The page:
Publishers Note Fingers Crossed

By Jay D. Prince

Depending on how expeditiously our wonderful postal service has managed to get this issue of Squash Magazine into your hands (sorry Will Carlin, I know you won’t have received it yet as it seems the carrier in Brooklyn Heights must be a squash player who wants to read your copy first), my ramblings for this month may be moot.

Unless you’ve been out of contact with the squash world recently, you already know that the International Olympic Committee is expected to trim the list of seven sports hoping to get into the 2016 Olympic Games down to two during meetings Aug. 13-14 in Berlin.

I for one am still hoping squash finally finds its place in the Games. Yes, I fully support the effort for all of the financial potential it brings to the sport. But more than that, there is nothing like the Olympics, and to me the sport of squash will be “complete” once it is recognized as being worthy of Olympic participation.

Now I enjoy golf, both playing and watching. But I’m sorry, no one will ever convince me that being a part of the Olympics will do anything to enhance that game. The players at the top of the profession aim at the Majors and really could care less about the Olympics. Okay, maybe a few of them would care.

Rugby, like soccer, has the World Cup.

Baseball has the World Series.

Roller Sports? What’s that?

Karate? Honestly? I’m surprised they aren’t in on the coattails of Judo or Taekwondo. Oh, wait a minute, Judo and Taekwondo are “sports” as defined by the Olympics; they are not “Martial Arts” like they probably ought to be. Forgive me for sounding cynical, but to me this is the biggest problem facing the IOC—the definition of “sport” in the eyes of the IOC. Some have generic names (Aquatics and Cycling) while others are very specific (Tennis and Handball). While I believe the all-encompassing names for the sports are appropriate, it’s beyond me why the Olympics uses both to identify sports. I mean, come on. Swimming and Diving really only have water in common (hence, Aquatics), but apart from that, they are really quite different sports. So why not call them Swimming and Diving?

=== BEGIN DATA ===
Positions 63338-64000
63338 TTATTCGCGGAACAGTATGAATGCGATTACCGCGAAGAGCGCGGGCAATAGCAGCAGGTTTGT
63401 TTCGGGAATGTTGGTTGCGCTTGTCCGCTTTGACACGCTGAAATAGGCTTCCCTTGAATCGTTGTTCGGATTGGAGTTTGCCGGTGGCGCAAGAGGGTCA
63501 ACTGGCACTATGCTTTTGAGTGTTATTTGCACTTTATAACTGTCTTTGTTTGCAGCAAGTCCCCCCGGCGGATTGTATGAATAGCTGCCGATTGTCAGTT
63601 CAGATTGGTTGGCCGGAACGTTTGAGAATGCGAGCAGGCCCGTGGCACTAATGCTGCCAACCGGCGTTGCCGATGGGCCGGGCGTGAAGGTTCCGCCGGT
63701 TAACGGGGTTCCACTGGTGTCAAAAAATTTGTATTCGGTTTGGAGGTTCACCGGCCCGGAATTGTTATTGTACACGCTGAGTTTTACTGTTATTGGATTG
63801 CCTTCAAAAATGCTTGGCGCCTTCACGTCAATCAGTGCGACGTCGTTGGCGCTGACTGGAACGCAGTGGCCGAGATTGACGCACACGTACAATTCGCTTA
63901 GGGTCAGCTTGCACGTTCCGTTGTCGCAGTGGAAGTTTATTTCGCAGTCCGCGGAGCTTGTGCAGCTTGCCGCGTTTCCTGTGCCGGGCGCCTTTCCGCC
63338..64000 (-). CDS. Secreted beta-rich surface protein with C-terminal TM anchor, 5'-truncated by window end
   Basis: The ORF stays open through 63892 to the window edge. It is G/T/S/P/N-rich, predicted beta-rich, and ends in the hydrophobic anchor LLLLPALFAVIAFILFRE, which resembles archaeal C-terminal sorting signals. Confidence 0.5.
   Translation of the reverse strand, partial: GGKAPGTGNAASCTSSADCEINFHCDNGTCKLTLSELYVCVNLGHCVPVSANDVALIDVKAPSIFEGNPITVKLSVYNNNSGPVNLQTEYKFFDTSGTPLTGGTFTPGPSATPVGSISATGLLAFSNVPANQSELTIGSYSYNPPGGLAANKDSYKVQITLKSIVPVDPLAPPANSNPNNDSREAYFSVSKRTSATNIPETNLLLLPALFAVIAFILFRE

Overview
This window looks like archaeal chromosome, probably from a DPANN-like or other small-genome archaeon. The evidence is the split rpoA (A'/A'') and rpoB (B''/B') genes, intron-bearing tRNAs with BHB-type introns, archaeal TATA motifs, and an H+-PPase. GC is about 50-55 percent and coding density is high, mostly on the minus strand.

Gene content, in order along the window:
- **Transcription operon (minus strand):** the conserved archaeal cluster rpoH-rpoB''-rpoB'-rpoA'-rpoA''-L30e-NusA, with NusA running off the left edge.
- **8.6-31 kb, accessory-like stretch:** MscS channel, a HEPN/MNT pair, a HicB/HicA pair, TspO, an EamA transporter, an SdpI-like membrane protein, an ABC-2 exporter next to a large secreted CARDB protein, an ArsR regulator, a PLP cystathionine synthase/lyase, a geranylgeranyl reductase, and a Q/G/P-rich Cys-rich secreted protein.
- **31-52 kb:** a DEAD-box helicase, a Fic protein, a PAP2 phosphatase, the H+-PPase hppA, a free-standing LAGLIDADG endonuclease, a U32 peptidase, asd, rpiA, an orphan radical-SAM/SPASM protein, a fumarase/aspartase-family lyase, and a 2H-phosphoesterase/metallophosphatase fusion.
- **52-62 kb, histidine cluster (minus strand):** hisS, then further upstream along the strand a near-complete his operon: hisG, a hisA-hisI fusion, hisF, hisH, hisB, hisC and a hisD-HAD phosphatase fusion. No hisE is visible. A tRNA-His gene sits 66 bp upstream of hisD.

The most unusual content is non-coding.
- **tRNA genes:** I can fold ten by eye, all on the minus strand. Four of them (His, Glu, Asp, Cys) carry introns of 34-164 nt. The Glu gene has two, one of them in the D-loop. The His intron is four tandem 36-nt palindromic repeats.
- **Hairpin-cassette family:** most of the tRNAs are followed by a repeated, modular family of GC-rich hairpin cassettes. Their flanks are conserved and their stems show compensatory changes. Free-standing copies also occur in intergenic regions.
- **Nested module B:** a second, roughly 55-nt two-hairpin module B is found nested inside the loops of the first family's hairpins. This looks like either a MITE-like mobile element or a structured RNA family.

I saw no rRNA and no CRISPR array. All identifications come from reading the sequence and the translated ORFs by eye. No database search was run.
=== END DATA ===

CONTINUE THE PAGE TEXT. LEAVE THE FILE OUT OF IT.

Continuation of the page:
When we tackled the subject of the Olympics a few years ago, we raised this as a problem then. And it is precisely why I am of the opinion that when the IOC voted in 2007 to approve or eliminate sports existing at that time, that “vote” was a waste of time. To eliminate solo synchronized swimming, the IOC would have had to eliminate Aquatics—because that activity is a “discipline” of Aquatics. And to add a new sport, like Squash, we would have had to be adopted as a unique sport rather than being a discipline of Racquet Sports—which doesn’t exist despite the fact that three racquet sports are part of the Olympics (Badminton, Table Tennis and Tennis).

Without speaking with an Olympic historian, I suspect names like Aquatics (and Athletics—which encompasses running, long jump, etc) have an historic source of origin. After all, the Olympics do date back to the late 1,800s.

While I understand the reality that the Olympics and the way in which the “sports” are identified is unlikely to change, I do believe it would go a long way toward assisting the process of gaining acceptance into the Games. Of course, if squash finally gets adopted, I probably won’t care about this idiosyncrasy anymore.

Here’s hoping we have something to celebrate in August and again in October when final decisions are made about which two sports will be added to the 2016 Olympic Games.